Objective: The unique pharmacokinetics of bisphosphonates (BPs) in conjunction with their use by an increasing number of women at reproductive age has raised serious concerns about their safety during pregnancy and lactation. Bisphosphonates cross the placenta. Animal studies have shown adverse effects on both the fetus and the mother, mostly at doses much higher than those commonly used in humans. Protracted parturition, maternal mortality, embryolethality, severe general underdevelopment and marked skeletal retardation of the fetuses (increased amount of diaphyseal bone trabeculae, decreased diaphyseal length), small fetal weight and abnormal tooth growth have been observed.
Design: We conducted a thorough research of the literature in order to identify human studies concerning this issue.
Results: We identified a total of 78 cases involving fetuses whose mothers had been exposed to BPs before conception or during pregnancy, along with 7 cases of BPs exposure prior to or during lactation. The vast majority of mothers and infants did not demonstrate serious adverse effects. However, there were cases of shortened gestational age, low neonatal birth weight and transient hypocalcaemia of the newborns, while the very few reported cases of spontaneous abortions and congenital anomalies probably resulted from maternal underlying diseases and concomitant medication.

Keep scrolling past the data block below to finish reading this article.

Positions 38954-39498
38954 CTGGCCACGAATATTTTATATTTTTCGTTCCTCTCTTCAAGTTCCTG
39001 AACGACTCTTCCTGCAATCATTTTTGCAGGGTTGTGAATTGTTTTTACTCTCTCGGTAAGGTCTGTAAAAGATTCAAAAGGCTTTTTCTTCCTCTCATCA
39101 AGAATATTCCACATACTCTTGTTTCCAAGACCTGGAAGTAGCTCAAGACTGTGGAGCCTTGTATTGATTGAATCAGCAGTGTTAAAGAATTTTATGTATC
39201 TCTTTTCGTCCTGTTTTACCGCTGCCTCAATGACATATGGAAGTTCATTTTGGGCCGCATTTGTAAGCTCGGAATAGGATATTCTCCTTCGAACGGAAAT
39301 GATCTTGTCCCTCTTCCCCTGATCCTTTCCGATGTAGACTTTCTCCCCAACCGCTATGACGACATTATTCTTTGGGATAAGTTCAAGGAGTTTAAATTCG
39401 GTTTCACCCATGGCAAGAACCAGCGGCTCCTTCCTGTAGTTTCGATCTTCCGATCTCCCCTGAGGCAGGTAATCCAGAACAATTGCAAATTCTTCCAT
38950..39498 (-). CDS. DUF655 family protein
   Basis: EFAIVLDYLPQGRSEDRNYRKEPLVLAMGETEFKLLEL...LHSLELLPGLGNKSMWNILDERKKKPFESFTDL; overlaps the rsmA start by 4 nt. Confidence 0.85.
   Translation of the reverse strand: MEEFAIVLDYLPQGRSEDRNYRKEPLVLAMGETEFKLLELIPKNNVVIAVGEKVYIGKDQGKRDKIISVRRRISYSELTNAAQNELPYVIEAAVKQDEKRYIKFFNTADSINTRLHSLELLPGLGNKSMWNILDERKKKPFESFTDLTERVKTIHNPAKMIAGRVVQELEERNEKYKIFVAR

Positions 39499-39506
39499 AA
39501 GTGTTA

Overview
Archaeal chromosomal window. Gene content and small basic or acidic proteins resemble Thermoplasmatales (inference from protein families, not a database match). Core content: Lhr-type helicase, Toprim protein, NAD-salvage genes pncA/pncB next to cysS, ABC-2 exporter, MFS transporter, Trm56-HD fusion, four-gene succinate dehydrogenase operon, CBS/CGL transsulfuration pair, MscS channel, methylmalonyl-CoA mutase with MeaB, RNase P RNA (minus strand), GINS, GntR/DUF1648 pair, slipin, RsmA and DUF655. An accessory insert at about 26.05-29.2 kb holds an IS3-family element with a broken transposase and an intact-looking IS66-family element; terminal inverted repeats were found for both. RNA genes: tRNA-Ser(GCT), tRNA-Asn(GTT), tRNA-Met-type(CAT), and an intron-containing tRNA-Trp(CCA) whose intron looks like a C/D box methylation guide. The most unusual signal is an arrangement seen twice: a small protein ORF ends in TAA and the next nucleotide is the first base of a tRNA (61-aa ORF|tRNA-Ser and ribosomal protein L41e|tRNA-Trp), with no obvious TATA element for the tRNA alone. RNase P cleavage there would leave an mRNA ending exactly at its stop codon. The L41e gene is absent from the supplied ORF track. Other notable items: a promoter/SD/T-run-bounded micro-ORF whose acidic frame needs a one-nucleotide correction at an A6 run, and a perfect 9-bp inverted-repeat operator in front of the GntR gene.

Conclusion: The administration of bisphosphonates in pregnancy should be assessed in view of their potential hazardous effects on both mother and fetus. In cases of absolute or relative indications of BPs prior to pregnancy, close observation of the mother and the infant, especially during the first two weeks of life, is imperative for the successful outcome of pregnancy.